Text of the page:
What To Bring

Some warmer clothing (it’s cooler at night).

If you bring bug-netting (as part of a tent, hammock bug-net,…) it should be no-see-um proof (0.5 mm or less, normal mosquito nets are 1 mm) as some of the biting insects are much smaller than mosquitoes. Simple rectangular/bed-shaped bug-nets are buy-able.

Bring long-sleeved shirts and pants for work. Please note that polyester and other synthetic fibre clothing often does not do well in this climate; being less breathable, it’s prone to mildew and subsequent mildew stains. Comfortable, natural fibre clothing (cotton, hemp,…) performs very well.

A flashlight or headlamp, preferably with good quality NiMH (like Eneloop) batteries (we have a charger).

Work boots are recommended. We typically have a few pairs here that get bought and left behind (most of which are under size 41 Euro/8-9 US), but most sizes are easily purchased in town (for about $8-$10) if we don’t have what you need. Dudes! If you require larger than size 43 Euro (~10 US), it’s advisable to bring a pair of Wellington-style calf-height rubber work boots (a.k.a.”wellies”) with you, as the hardware stores here do not sell them in higher sizes.

Running shoes, sandals, quality knee-high socks, shorts, and a general hygiene kit (including preferred soaps, shampoos, and so on) are things to consider, as vegan and environmental products are not commonly sold here.

Your electronics: there is an import tax on electronics here, and as a result price are often 35-100% more than they would be in many other countries.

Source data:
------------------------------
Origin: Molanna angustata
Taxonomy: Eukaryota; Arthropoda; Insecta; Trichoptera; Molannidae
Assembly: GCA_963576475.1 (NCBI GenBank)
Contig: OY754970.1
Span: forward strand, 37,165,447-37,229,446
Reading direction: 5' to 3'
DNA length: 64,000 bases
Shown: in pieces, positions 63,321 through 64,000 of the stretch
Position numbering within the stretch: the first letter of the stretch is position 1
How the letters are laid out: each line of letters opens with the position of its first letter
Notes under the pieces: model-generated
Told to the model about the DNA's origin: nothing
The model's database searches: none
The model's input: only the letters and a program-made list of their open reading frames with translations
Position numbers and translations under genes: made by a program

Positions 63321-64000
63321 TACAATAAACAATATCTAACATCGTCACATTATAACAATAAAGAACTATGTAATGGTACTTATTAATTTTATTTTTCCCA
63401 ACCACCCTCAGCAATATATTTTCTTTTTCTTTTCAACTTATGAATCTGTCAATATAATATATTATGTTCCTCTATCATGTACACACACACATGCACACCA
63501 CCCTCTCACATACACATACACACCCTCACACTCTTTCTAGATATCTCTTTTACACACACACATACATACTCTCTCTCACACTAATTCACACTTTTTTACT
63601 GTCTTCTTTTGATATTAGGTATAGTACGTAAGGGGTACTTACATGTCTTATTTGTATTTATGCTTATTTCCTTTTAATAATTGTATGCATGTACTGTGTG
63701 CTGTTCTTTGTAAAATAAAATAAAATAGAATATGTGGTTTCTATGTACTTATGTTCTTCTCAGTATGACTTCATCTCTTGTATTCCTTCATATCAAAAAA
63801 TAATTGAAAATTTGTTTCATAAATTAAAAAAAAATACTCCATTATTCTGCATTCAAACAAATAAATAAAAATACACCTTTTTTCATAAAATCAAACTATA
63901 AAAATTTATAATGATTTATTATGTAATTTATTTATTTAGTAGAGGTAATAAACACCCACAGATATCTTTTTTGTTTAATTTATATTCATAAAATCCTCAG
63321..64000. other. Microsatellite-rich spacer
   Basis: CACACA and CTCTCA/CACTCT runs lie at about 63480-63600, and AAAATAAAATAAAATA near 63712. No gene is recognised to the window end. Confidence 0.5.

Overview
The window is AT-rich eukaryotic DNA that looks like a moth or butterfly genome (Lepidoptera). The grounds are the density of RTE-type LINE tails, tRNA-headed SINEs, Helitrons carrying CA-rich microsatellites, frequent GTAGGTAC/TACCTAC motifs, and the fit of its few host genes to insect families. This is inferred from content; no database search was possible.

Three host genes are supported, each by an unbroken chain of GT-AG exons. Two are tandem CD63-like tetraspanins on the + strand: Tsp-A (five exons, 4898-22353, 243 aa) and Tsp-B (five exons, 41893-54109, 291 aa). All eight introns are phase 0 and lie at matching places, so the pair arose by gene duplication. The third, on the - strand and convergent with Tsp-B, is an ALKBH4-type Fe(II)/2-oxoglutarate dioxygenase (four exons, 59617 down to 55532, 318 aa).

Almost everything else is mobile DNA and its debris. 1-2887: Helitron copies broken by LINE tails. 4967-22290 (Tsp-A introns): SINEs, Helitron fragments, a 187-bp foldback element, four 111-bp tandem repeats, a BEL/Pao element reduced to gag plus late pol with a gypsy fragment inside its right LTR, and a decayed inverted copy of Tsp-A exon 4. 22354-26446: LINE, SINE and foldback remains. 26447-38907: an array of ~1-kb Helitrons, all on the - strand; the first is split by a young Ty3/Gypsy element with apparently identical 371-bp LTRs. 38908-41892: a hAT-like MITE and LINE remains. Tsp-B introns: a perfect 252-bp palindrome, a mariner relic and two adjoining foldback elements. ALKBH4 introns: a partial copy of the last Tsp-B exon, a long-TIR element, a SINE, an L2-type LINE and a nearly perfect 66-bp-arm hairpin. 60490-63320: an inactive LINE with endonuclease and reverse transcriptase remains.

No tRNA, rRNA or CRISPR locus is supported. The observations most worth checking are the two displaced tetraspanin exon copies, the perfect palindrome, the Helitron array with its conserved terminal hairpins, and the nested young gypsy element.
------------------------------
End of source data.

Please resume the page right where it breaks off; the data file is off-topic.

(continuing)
A wide-brimmed hat is very helpful for working in the direct equatorial sun.

A Spanish-English dictionary or other helpful materials (common phrase book, book on verb conjugations) will help with your Spanish language studies.

A bottle of Dr. Christopher’s Echinacea Angustifolia Extract (in glycerine) is a good idea if you are going to any tropical area, as it is proven effective in scientific studies to boost the immune system in case of snake or spider bite.

Bring money in smaller values: $1 bills or coins, and $5s, and $10s. $20s are okay but harder to break unless you are making a large purchase, and bringing $50s or $100s is ill-advised, as they are most difficult to change out.

If you are flying from the USA (or other country) there may be items that we wish to ship to you and have you bring. For example, personal items that would be too expensive to ship down, or tools that are easier to find in the USA or Europe. If you have any luggage space for small items, please let us know, as we always have at least some small list of things that are useful to bring along!


We have some good quality mattress that you can rent for $10 per month. Naturally, you are welcome to buy one (cheaper for long stay) or bring something depending on preferences.

There are possibilities to hang a hammock, but as the nights are fresh or cool, you’ll need an insulation under you as an underquilt (like the “Jarbidge River UnderQuilt” or the “Revolt APEX”) or a thin closed foam or inflatable mattress.

Then you’ll need sheets or sleeping bag.


  • Earplugs – the rain-forest can be loud
  • Swimwear
  • A natural mosquito repellent
  • A yoga mat
  • A reusable water bottle
  • Running shoes
  • Your musical instruments
  • If you are picky with water you may want to bring a (backpacking) water filter
  • Umbrella (but they are easily buy-able) or a raincoat
  • Reusable shopping bag(s)